Occupational Safety and Health Administration (OSHA), Labor.
Request for public comment.
OSHA solicits comments concerning its request for an extension of the information collection requirements contained in 29 CFR 1926.652, Requirements for Protective Systems.
Comments must be submitted (postmarked, sent, or received) by April 14, 2008.
Electronically: You may submit comments and attachments electronically at http://www.regulations.gov, which is the Federal eRulemaking Portal. Follow the instructions online for submitting comments.
Facsimile: If your comments, including attachments, are not longer than 10 pages, you may fax them to the OSHA Docket Office at (202) 693-1648.
Mail, hand delivery, express mail, messenger, or courier service: When using this method, you must submit three copies of your comments and attachments to the OSHA Docket Office, OSHA Docket No. OSHA-2008-0008, U.S. Department of Labor, Occupational Safety and Health Administration, Room N-2625, 200 Constitution Avenue, NW., Washington, DC 20210. Deliveries (hand, express mail, messenger, and courier service) are accepted during the Department of Labor's and Docket Office's normal business hours, 8:15 a.m. to 4:45 p.m., e.t.
Instructions: All submissions must include the Agency name and OSHA docket number for the ICR (OSHA-2008-0008). All comments, including any personal information you provide, are placed in the public docket without change, and may be made available online at http://www.regulations.gov. For further information on submitting comments see the “Public Participation” heading in the section of this notice titled SUPPLEMENTARY INFORMATION.
Docket: To read or download comments or other material in the docket, go to http://www.regulations.gov or the OSHA Docket Office at the address above. All documents in the docket (including this Federal Register notice) are listed in the http://www.regulations.gov index; however, some information (e.g., copyrighted material) is not publicly available to read or download through the Web site. All submissions, including copyrighted material, are available for inspection and copying at the OSHA Docket Office. You may also contact Michael Buchet at the address below to obtain a copy of the ICR.Start Further Info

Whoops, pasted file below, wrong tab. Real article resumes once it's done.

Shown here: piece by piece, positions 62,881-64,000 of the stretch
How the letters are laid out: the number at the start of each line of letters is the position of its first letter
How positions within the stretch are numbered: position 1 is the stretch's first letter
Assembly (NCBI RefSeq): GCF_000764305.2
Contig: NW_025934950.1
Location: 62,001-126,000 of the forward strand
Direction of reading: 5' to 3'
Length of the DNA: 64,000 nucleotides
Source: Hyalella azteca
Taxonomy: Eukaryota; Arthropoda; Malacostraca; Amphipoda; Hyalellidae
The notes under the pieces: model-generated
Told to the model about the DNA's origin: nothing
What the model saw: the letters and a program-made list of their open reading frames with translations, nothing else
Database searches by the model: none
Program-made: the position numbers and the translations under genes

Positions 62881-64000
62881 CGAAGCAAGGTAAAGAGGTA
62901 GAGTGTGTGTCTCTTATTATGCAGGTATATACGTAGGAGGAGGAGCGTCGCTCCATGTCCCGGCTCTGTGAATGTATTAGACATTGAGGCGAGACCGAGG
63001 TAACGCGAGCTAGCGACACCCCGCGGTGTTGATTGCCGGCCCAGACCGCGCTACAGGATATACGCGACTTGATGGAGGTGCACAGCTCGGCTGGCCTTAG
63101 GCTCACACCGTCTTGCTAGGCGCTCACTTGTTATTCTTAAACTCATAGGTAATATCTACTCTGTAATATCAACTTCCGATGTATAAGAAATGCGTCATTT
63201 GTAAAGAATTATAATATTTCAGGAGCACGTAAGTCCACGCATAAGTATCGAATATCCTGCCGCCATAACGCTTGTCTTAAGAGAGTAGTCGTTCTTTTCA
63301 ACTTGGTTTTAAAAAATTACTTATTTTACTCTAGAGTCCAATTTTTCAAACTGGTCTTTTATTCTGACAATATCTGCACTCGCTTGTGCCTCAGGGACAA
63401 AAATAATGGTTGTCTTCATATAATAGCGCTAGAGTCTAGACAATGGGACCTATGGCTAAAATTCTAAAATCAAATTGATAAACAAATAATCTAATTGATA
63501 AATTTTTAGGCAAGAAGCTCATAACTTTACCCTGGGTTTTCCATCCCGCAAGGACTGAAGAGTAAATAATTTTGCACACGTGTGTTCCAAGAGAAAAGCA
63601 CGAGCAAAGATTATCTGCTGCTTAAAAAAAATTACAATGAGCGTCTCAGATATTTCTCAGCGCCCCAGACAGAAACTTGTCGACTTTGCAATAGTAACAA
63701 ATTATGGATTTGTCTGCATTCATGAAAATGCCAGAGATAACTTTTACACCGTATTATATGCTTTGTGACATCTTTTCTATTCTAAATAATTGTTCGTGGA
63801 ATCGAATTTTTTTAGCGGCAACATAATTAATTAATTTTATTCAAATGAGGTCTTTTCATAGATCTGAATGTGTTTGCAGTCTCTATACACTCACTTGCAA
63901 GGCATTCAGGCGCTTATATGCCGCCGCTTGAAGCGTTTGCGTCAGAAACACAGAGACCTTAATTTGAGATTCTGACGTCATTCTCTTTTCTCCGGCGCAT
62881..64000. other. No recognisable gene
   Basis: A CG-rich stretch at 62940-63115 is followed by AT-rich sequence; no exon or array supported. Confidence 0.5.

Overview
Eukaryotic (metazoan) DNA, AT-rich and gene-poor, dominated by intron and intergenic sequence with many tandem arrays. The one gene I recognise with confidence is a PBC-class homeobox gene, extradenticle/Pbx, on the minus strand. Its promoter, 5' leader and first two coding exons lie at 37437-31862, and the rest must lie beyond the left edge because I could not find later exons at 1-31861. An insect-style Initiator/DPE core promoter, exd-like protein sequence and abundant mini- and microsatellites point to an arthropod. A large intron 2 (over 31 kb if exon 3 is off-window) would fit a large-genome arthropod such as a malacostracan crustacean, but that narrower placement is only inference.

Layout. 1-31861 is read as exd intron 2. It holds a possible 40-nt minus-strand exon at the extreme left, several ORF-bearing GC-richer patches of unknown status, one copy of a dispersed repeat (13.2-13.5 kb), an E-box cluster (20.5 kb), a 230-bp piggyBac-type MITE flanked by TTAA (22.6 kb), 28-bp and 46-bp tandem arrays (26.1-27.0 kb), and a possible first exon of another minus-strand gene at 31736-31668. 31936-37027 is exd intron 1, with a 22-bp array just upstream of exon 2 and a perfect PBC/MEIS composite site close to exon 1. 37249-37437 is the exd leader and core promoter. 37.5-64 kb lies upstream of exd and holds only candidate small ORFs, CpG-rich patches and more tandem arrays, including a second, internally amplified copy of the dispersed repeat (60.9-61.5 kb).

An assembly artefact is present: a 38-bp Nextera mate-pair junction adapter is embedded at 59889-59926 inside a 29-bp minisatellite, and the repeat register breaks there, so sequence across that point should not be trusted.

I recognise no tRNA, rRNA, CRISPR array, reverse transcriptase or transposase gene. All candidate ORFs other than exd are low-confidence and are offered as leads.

FOR FURTHER INFORMATION CONTACT:
Michael Buchet, Directorate of Construction, OSHA, U.S. Department of Labor, Room N-3468, 200 Constitution Avenue, NW., Washington, DC 20210; telephone (202) 693-2020.End Further Info End Preamble Start Supplemental Information
The Department of Labor, as part of its continuing effort to reduce paperwork and respondent (i.e., employer) burden, conducts a preclearance consultation program to provide the public with an opportunity to comment on proposed and continuing information collection requirements in accordance with the Paperwork Reduction Act of 1995 (44 U.S.C. 3506(c)(2)(A)). This program ensures that information is in the desired format, reporting burden (time and costs) is minimal, collection instruments are clearly understood, and OSHA's estimate of the information collection burden is accurate. The Occupational Safety and Health Act of 1970 (the OSH Act) (29 U.S.C. 651, et seq.) authorizes information collection by employers as necessary or appropriate for enforcement of the Act or for developing information regarding the causes and prevention of occupational injuries, illnesses, and accidents (29 U.S.C. 657). The OSH Act also requires that OSHA obtain such information with minimum burden upon employers, especially those operating small businesses, and to reduce to the maximum extent feasible unnecessary duplication of efforts in obtaining information (29 U.S.C. 657).
Paragraphs (b) and (c) of § 1926.652 (“Requirements for Protective Systems”; the “Standard”) contain paperwork requirements that impose burden hours or costs on employers. These paragraphs require employers to use protective systems to prevent cave-ins during excavation work; these systems include sloping the side of the trench, benching the soil away from the excavation, or using a support system or shield (such as a trench box). The Standard specifies allowable configuration and slopes for excavations, and provides appendices to assist employers in designing protective systems. However, paragraphs (b)(3) and (b)(4) of the Standard permit employers to design sloping or benching systems based on tabulated data (Option 1), or to use a design approved by a registered professional engineer (Option 2).
Under Option 1, employers must provide the tabulated data in a written form that also identifies the registered professional engineer who approved the data and the parameters used to select the sloping or benching system drawn from the data, as well as the limitations of the data (including the magnitude and configuration of slopes determined to be safe); the document must also provide any explanatory information necessary to select the correct benching system based on the data. Option 2 Start Printed Page 8375requires employers to develop a written design approved by a registered professional engineer. The design information must include the magnitude and configuration of the slopes determined to be safe, and the identity of the registered professional engineer who approved the design.